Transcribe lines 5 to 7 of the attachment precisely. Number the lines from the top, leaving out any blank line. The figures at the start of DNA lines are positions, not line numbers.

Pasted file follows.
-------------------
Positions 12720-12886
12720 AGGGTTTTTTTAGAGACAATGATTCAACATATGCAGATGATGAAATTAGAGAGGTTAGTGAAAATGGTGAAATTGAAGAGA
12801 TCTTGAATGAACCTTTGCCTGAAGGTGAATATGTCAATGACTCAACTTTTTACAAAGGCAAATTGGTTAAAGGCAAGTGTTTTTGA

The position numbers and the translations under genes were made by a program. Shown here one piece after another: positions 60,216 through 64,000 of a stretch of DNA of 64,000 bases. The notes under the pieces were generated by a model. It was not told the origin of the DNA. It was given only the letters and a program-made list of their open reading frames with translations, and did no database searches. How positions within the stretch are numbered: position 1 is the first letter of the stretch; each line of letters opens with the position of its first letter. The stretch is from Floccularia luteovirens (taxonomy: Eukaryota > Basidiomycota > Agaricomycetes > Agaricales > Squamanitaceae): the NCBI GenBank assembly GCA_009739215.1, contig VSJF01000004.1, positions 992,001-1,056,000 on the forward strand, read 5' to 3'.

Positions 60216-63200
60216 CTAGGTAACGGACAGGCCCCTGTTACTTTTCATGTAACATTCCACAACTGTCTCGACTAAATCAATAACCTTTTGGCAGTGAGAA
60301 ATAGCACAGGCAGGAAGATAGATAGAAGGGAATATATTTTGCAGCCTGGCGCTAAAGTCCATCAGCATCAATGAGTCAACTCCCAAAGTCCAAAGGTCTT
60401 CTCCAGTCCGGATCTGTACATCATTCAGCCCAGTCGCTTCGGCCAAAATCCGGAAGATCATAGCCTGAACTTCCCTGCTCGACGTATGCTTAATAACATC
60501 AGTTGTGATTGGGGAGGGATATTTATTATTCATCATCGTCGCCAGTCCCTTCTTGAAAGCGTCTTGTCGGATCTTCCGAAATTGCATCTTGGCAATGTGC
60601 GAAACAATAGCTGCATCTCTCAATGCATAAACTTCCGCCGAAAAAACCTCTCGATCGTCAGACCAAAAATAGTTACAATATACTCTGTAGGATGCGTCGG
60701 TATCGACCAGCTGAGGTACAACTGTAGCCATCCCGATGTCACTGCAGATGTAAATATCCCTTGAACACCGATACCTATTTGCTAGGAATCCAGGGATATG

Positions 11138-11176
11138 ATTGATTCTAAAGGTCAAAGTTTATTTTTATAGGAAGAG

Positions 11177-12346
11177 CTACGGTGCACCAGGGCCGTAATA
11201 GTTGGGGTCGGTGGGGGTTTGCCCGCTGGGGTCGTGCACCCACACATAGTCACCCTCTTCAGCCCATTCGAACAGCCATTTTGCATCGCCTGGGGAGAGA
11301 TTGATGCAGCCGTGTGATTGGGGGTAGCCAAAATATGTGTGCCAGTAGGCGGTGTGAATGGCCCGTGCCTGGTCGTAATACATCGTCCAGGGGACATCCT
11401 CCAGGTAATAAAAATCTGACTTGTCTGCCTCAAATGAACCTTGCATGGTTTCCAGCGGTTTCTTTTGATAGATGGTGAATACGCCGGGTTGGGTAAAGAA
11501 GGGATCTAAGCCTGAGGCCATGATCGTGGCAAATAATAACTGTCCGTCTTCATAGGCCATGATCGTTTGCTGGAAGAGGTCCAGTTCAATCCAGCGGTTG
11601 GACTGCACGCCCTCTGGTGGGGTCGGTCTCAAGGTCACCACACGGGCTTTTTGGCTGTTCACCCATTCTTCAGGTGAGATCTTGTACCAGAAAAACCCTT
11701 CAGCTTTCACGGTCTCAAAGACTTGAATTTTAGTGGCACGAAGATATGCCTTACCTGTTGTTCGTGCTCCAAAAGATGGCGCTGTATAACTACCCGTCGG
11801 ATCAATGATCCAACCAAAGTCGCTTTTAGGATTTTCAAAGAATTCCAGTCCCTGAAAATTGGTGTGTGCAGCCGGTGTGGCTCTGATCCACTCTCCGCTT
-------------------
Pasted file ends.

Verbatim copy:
Positions 60216-63200
60216 CTAGGTAACGGACAGGCCCCTGTTACTTTTCATGTAACATTCCACAACTGTCTCGACTAAATCAATAACCTTTTGGCAGTGAGAA
60301 ATAGCACAGGCAGGAAGATAGATAGAAGGGAATATATTTTGCAGCCTGGCGCTAAAGTCCATCAGCATCAATGAGTCAACTCCCAAAGTCCAAAGGTCTT